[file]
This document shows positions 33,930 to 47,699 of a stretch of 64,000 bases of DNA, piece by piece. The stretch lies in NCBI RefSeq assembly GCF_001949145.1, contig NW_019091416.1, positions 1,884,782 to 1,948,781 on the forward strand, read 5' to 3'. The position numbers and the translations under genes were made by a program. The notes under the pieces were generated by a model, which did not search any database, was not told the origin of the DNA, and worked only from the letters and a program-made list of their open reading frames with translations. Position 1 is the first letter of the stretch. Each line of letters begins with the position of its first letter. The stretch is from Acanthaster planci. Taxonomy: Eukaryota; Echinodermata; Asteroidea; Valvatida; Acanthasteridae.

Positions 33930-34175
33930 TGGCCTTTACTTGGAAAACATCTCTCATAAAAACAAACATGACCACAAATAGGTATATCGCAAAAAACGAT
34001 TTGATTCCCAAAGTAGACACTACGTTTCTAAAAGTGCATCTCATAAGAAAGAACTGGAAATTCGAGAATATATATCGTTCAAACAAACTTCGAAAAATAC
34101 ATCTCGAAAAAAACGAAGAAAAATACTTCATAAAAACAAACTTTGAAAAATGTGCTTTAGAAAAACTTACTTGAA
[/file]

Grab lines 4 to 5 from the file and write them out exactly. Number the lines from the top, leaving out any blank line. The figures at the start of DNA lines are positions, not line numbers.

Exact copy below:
34001 TTGATTCCCAAAGTAGACACTACGTTTCTAAAAGTGCATCTCATAAGAAAGAACTGGAAATTCGAGAATATATATCGTTCAAACAAACTTCGAAAAATAC
34101 ATCTCGAAAAAAACGAAGAAAAATACTTCATAAAAACAAACTTTGAAAAATGTGCTTTAGAAAAACTTACTTGAA